HSJ’s fortnightly briefing covering safety, quality, performance and finances in the mental health sector.
Do private institutions get an easier ride? This was a question asked of Paul Lelliot, the Care Quality Commission’s lead for mental health services, during a hearing of the human rights Parliamentary committee.
Dr Lelliot’s answer to the committee was: “Absolutely not.”
Indeed, there is no evidence suggesting CQC inspectors’ devote any different level of scrutiny to independent versus NHS mental health providers.
However, the fallout from Whorlton Hall and numerous high-profile bad news stories stemming from the big four independent providers of inpatient mental health services – the Priory Group, Cygnet Healthcare, St Andrew’s Healthcare and Elysium Healthcare – have shone a light on how little this part of the sector is monitored and how little public information there is about their performance.
All private organisations providing NHS funded services are required to submit to the mental health services data set, as well as trusts, but this collection does not cover staffing levels – an important indicator of quality and safety.
It appears remarkably little is known by NHS England or local commissioners about whether independent providers of mental health services have adequate staffing levels and the skill mix used on their wards.
In the absence of any nationally-held data, HSJ asked the big four to share data on staffing levels for the last three financial years.
We asked them to provide, if possible, fill rates of registered nursing staff and health/care assistants, and ratios of locum staff. Providers were asked to share alternative data on staffing levels if these weren’t recorded.
St Andrew’s Healthcare has promised to release the stats by next Tuesday.
The Priory Group said it either met or exceeded its planned levels of care hours per day in 2018-19 for both nursing staff and healthcare assistants, but did not provide any other data or mention the other years.
Both Elysium and Cygnet declined to share their stats altogether. The latter, readers will be aware, received a critical CQC report just last week, which raised several serious concerns over staffing levels.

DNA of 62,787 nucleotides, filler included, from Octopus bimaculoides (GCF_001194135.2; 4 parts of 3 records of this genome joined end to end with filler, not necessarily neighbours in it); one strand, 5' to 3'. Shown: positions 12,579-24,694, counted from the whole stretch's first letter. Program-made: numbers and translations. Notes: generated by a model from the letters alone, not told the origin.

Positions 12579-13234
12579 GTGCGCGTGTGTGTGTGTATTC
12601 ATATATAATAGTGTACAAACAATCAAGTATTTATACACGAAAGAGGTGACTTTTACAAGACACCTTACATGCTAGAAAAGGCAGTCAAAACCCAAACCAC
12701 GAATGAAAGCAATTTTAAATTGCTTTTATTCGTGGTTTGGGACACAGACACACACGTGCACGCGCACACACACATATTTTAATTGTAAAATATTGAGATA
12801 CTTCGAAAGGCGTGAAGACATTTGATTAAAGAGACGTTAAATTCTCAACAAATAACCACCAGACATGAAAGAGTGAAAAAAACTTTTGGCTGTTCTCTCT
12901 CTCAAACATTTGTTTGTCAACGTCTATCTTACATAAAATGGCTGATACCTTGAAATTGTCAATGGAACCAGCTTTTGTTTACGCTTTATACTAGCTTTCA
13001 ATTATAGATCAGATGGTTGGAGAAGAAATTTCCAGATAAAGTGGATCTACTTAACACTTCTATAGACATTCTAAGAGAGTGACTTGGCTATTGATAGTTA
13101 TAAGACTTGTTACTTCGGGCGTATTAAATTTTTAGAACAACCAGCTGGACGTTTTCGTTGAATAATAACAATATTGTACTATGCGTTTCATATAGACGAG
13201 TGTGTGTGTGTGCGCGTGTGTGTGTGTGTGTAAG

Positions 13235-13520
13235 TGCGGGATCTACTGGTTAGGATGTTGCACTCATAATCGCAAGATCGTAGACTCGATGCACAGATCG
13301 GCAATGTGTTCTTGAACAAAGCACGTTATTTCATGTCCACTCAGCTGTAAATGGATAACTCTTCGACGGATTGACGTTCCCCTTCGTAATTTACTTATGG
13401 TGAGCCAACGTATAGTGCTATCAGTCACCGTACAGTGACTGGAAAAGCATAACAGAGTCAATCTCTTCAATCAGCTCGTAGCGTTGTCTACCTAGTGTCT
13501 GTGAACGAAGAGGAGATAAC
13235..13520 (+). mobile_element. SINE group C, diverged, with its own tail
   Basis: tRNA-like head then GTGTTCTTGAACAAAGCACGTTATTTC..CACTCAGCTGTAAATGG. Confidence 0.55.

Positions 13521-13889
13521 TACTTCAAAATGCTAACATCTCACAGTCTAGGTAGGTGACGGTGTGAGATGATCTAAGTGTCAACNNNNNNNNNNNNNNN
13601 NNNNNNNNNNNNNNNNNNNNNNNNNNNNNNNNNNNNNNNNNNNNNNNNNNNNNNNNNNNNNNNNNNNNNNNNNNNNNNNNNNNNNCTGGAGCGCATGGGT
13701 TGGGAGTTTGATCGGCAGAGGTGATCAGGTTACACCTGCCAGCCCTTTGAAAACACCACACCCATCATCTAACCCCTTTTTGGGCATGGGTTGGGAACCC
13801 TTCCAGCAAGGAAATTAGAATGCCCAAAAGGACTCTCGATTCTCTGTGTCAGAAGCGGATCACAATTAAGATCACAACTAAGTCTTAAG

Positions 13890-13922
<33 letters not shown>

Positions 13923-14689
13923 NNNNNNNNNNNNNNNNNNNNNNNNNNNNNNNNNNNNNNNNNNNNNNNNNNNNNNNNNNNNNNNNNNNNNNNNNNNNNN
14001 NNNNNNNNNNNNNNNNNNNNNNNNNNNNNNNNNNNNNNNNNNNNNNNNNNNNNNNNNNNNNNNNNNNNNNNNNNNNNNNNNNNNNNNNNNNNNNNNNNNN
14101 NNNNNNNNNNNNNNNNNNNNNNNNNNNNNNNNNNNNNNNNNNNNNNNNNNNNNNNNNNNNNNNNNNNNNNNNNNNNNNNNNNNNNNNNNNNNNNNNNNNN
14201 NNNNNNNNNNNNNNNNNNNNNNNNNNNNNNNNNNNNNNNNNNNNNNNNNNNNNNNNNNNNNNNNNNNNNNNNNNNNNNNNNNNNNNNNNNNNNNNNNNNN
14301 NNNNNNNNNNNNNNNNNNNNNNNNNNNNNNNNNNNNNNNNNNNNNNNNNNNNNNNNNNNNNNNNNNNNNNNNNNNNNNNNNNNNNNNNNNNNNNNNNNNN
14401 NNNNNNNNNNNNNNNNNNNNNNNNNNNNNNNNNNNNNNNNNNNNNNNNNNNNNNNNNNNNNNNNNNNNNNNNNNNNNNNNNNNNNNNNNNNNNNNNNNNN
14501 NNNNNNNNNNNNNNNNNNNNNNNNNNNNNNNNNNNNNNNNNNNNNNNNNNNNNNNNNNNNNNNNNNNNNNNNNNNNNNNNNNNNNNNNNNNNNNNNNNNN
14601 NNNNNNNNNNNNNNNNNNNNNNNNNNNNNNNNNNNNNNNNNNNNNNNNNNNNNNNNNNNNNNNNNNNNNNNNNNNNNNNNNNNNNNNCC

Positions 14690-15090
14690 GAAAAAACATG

There’s not necessarily a cause for greater concern over the state of independent mental health services – a string of problems have come to light recently, but mental health trusts have also had their share of scandals.
But NHS organisations are legally obliged to publish regular board papers, which often contain information on staffing. In addition, they must regularly submit data on workforce to NHS Digital and NHS Improvement.
A look through recent CQC reports on the four providers mentioned above reveals high levels of locum staff is a repeated concern. Beyond these, we have no clear idea of the extent of agency staff use.
On this too, NHS trusts and FTs are heavily monitored – albeit for financial reasons rather than quality and safety.
Independent mental health providers, when delivering publicly funded services, should not be held to a lower standard of transparency.
Mental health in the long-term plan
NHS England has published its implementation framework for the long-term plan. For mental health – as elsewhere – relatively little new information was given; indeed, the guidance had even less detail than the LTP itself.
However, I hear there is more to come – let’s hope it offers some more detail.
For learning disability and autism services, one interesting point in the guidance was a statement about providing capital for “housing options and suitable accommodation”. If this comes to fruit, it could be a game changer for the transforming care programme, for which lack of housing has been a major setback.
A promise of this kind would presumably mean the NHS giving up its own capital allocations – which are currently extremely tight – for something not traditionally in its remit, however. It would be wise to be sceptical until we see delivery.
Mental Health Matters is written by HSJ’s mental health correspondent Rebecca Thomas. Tell her what you think, or suggest issues she could cover, by emailing her in confidence at email@example.com or by sending a direct message on Twitter.